Officials with John McCain’s campaign made a series of conference calls Monday and Tuesday with supporters nationwide to say that Connecticut Sen. Joe Lieberman may be named as the Arizona senator’s vice presidential running mate, immediately sparking a frenzied effort by some state Republican officials to come up with a strategy to head off such a move, The Washington Times has learned.
One of the concerned state GOP officials told The Washington Times that he talked with two “high-level” campaign officials who said “Lieberman is a very real possibility.”
Mr. Lieberman is a former Democrat who was Al Gore’s running mate in 2000. Now, he is an independent who caucuses with the Democrats in the Senate.
Mr. Lieberman, who is visiting the war-torn Republic of Georgia this week with Sen. Lindsey Graham, South Carolina Republican and McCain loyalist, will address the Republican National Convention in St. Paul on Sept. 1.
A McCain political associate said that did not rule out Mr. McCain naming Mr. Lieberman as his running mate. A campaign official confirmed privately that Mr. Lieberman is still a preferred choice for the vice presidential job and could be moved to the traditional third day speaking slot that running mate’s traditionally get. The McCain campaign prohibits anyone in its camp from talking with the press about a potential vice presidential candidate.
Related story: Sen. Lieberman to speak at GOP convention
Mr. McCain last week played up former Pennsylvania Gov. Tom Ridge, a pro-choice Republican, as a possible running mate. Mr. Ridge was President Bush’s first secretary of homeland security. Conservatives and evangelicals threw cold water on the idea.
All the while, McCain confidant Sen. Lindsey Graham, South Carolina Republican, has been making the case for Mr. Lieberman, a Republican official said.
Mr. Graham has been telling Mr. McCain that in the present political climate, he needs to pick someone who will turn traditional politcs upside down and draw Democrats and independents away from Mr. Obama, a Graham friend told The Washington Times. But the latest Battleground poll now show Mr. McCain has gone from a 14 percentage point disadvantage in May to a 10 percentage-point advantage with independents.
Concerned state GOP officials on Tuesday discussed by telephone and e-mail whether to organize delegates to reject Mr. Lieberman if his name comes up for a floor vote for the vice presidential nomination at the Republican National Convention if Mr. McCain actually does name him, either before or at the beginning of the Sept. 1-4 Republican National Convention in St. Paul, Minn., on Sept. 3.
But heading off a Lieberman pick beforehand would avoid having to embarrass the GOP nominee by publicly rejecting his judgment on the choice for vice president at a convention watched on television by much of the nation.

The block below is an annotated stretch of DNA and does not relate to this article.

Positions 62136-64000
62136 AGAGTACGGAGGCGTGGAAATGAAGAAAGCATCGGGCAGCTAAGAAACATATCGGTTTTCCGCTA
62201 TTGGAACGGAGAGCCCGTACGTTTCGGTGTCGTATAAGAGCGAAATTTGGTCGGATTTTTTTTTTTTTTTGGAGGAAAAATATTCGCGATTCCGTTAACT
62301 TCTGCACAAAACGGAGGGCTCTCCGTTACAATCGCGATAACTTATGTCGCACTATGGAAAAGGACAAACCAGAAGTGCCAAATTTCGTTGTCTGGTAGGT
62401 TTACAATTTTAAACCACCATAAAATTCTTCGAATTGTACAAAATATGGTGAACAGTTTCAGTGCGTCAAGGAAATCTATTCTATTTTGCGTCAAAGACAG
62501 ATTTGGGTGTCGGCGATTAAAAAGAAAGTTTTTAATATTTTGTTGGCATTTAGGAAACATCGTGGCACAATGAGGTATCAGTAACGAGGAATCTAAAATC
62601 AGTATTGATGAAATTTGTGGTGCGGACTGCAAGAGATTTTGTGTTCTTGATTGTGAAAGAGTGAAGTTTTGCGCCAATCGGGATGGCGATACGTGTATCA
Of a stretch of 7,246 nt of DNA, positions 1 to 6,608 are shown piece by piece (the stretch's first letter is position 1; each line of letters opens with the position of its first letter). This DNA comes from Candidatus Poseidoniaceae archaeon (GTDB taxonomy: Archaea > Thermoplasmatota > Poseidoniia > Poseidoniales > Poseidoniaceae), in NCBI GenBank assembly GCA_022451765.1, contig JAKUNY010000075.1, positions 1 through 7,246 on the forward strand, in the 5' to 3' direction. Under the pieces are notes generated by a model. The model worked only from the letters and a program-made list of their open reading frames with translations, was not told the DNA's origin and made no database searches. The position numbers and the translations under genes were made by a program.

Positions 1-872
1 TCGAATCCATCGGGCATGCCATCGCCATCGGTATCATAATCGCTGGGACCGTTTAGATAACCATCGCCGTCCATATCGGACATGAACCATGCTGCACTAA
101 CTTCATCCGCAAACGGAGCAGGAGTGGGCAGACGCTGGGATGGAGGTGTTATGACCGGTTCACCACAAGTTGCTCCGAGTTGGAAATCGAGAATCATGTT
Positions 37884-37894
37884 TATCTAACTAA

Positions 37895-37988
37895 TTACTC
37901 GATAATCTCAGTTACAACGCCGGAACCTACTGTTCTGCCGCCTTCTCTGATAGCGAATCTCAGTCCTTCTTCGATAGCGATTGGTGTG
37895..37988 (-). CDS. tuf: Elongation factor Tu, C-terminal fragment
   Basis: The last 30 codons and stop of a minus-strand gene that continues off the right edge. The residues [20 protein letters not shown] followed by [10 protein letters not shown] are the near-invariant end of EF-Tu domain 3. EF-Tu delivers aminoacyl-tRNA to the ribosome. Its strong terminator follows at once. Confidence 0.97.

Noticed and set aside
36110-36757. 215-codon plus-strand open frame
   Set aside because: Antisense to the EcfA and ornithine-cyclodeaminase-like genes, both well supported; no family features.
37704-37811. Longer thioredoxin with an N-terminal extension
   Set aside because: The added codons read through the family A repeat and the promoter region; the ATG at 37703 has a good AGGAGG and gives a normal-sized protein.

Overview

Whether Mr. Lieberman would transform the McCain campaign into a bipartisan winner or a disaster is open to debate.
The McCain campaign has said the senator might choose someone who is “transformational” for American politics a vice presidential pick who would be “out of the box.”
Mr. McCain has well-established pro-life credentials that he further burnished with his nationally televised appearance at a Lake Forest, Calif., megachurch on Saturday.
Naming Mr. Lieberman, an Orthodox Jew who is pro-choice and voted against a ban on partial-birth abortions, would certainly transform Republican presidential politics. Not since Republican President Abraham Lincoln chose Democrat Andrew Johnson as his running mate in 1864 has the GOP taken a bipartisan leap.
Some say tapping Mr. Lieberman would seal the deal with foreign-policy hawks and with those evangelicals who see the preservation of Israel as a biblical imperative.
“I don’t think there is a lot he could do that would endanger Senator McCain’s candidacy, based on the stark differences between him and Barack Obama with evangelical voters,” said Randy Brinson, an evangelical and Montgomery, Ala., physician who founded the national Redeem the Vote movement. “Lieberman is strong on supporting Israel and Judeo-Christian values, so I don’t think it hurts his cause if he decides to pick Lieberman.”
In a Rasmussen Reports poll last month, 58 percent of Republicans held a favorable view of Mr. Lieberman, but only 13 percent had a “very favorable” view of him.
But in a June Rasmussen survey, 42 percent of all voters said Mr. McCain should not invite Mr. Lieberman onto his ticket, and 40 percent said they weren’t sure. Among Republicans 19 percent thought it was a good idea; 14 percent of Democrats agreed.
Larry Eastland, a conservative activist and corporate executive in Santa Monica, Calif., said Mr. Lieberman “would give McCain ‘buzz’ something he is not getting now.”
Mr. Eastland said that as a conservative, he would have a tough time voting for a Republican ticket that included the man who was Democrat AlMr. Gore’s running mate in the 2000 presidential election.
To the consternation of Democratic lawmakers, Mr. Lieberman has been campaigning with Mr. McCain. That has stirred admiration for him from some Republicans and skepticism from others.
“Evangelicals and conservatives would be confused with Lieberman on the ticket,” said Shawn Steel, newly elected Republican National Committee member from California. Besides, he said, Mr. McCain is “solid on Israel” and needs no additional support in this area.
Former Delaware GOP Chairman Terry Strine thinks it would be all downside with Mr. Lieberman.
“I have seen shudders from many Republican activists over the rumors that Lieberman may be selected by McCain,” Mr. Strine said. “They say he totally lacks charisma, is a lackluster speaker, he has no economic credentials, has no executive experience, is liberal on every issue except the war in Iraq.”
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